That Damned Red Clay
I’ve seen a lot of horror movie devices over the years, but never clay. Usually, desolate places like Cumberland are filled with moors floating in a dense white mist. But clay? This didn’t really work for me. Sure, it was red and resembled blood, but …. They never really did anything with it—even when they had their chance in the cellar, which held huge wooden vats of the stuff. Maybe those scenes ended up on the cutting room floor. And as long as we’re talking about missed opportunities, what about Edith’s so-called writing? She managed to bang out one story and never really writes another word during the rest of the film. Okay, the movie is not about her writing, but the story would have worked just as well without it.

The Audience Has Spoken
‘Crimson Peak’ did not do well at the box office. As of this writing, it has earned $75M worldwide, according to Box Office Mojo, with a production budget of $55M. Compare that to Warner Bros.’ 2013 hit ‘The Conjuring,’ which to date has grossed $318M worldwide, with a production budget of $20M. To me, ‘Crimson Peak’ was a movie for another audience in another time.

In the trailer, the quote “Gorgeous and terrifying—it electrified me” is attributed to Stephen King. Terrifying? Really? Come on, Steve. I can’t imagine that anything short of an alligator chewing your fingers off one at a time would be terrifying to you. And certainly not this movie. Disturbing, yes—especially concerning the twisted relationship between Thomas and Lucille. Henry James would be proud. As I said, I liked ‘Crimson Peak’ but, sadly, I went into the thing wanting to love it.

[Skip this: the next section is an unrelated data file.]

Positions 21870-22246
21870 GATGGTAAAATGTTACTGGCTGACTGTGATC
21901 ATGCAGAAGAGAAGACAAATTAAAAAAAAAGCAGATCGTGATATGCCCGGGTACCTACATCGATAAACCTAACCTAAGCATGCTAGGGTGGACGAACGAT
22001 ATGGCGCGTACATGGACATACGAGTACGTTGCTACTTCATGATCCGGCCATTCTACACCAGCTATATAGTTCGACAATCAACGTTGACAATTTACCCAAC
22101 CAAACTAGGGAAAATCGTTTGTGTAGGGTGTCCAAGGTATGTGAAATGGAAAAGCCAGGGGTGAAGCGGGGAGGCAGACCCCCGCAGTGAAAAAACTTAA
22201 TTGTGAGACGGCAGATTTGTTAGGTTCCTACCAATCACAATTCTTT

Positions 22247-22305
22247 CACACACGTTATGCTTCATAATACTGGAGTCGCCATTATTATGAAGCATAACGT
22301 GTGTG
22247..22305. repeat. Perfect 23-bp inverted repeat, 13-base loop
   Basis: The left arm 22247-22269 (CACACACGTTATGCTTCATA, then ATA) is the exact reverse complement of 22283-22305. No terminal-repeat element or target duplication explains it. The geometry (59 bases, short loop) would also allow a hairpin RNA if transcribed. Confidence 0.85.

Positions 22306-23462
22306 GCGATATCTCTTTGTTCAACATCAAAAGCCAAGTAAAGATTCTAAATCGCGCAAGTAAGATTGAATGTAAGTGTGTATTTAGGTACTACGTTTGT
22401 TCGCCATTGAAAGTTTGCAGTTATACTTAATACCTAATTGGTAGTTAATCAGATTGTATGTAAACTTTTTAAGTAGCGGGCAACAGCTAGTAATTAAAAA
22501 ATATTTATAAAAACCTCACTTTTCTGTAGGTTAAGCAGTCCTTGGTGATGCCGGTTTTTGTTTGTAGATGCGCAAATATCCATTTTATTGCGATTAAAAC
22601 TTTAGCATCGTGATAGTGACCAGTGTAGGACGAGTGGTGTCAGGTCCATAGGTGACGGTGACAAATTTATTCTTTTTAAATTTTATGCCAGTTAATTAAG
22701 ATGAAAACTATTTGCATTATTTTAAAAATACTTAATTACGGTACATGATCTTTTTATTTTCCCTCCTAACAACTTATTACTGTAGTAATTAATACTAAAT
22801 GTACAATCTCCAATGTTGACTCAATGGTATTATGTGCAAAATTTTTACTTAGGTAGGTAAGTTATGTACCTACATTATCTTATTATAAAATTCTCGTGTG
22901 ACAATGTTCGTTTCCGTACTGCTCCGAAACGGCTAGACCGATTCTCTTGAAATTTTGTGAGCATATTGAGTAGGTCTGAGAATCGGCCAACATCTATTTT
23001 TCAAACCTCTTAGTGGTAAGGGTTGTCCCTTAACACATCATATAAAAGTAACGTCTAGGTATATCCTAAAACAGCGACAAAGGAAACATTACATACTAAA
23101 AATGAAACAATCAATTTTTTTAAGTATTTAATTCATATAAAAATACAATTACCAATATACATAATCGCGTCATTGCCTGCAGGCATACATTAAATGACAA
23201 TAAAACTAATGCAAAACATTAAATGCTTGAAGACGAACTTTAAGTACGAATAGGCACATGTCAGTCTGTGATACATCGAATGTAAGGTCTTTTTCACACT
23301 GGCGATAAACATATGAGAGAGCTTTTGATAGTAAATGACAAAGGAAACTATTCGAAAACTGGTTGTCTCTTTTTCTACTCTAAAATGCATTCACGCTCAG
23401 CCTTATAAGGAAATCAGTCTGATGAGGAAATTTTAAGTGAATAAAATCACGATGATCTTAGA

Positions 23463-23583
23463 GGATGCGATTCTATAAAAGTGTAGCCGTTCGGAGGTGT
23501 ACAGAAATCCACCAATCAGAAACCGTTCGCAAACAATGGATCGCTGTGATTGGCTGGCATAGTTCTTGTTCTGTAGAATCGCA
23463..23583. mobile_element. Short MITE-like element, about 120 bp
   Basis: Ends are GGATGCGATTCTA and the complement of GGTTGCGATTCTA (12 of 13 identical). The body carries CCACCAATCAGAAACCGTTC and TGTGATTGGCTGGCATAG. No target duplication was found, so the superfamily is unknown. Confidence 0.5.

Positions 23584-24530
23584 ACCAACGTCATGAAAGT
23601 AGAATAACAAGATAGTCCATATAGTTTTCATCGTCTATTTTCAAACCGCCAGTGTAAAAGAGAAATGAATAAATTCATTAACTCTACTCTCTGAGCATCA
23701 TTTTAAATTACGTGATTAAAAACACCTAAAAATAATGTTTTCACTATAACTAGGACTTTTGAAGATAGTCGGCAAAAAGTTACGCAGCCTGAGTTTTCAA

Danielle DeVor Reviews ‘Tusk’

[Danielle DeVor]

By Danielle DeVor

In honor of my new book release, The Devil’s Liege, I thought that since it contains some oddness about vampires starving to death and being locked away, writing a review about Kevin Smith’s new movie, ‘Tusk,’ would be a great idea.

[‘Tusk’ Poster]

Firstly, the film is billed as a horror/comedy. It is not. I would consider it “Theatre of the Bizarre” or something to that effect. Were there some funny parts? Sure. But, the weirdness and the connection to horror really pulled it away from the comedic factor. I would put it in the same category as ‘May’ or ‘House of 1000 Corpses.’

If you haven’t read anything about the film, it is about a guy who cohosts a podcast about the weird crap people do. He intends to go to Canada to interview one of these oddities only to find that the guy has died. So, he visits a bar and discovers a note in the bathroom offering free room and board if willing to listen to a lifetime of stories. Too bad, this dude is a serial killer with a bizarre fetish.

Besides the fact that what happens is medically impossible the way it is presented, the film is entertaining to watch. Because I would watch it again, but probably not purchase a copy for my library, I would give it 3.5 stars.

[The Devil’s Liege Cover]

Blurb
Being a vampire isn’t all it’s cracked up to be- in fact, it kind of sucks.

After surviving his duel with Lilith, Mathias thought that he could relax. That is until he discovers that, Nossy, the new king, has been kidnapped.

When the investigating vampires seem to have no clue how to rescue Nosferatu, Mathias must step in. Everything is peachy until Mathias is named the next new king in order to stop the man behind Nossy’s kidnapping from taking over the throne.

Suddenly, his life is not his own again, and Mathias must make a choice: risk his life to find his friend, or sit back and watch disaster unfold.

Buy Links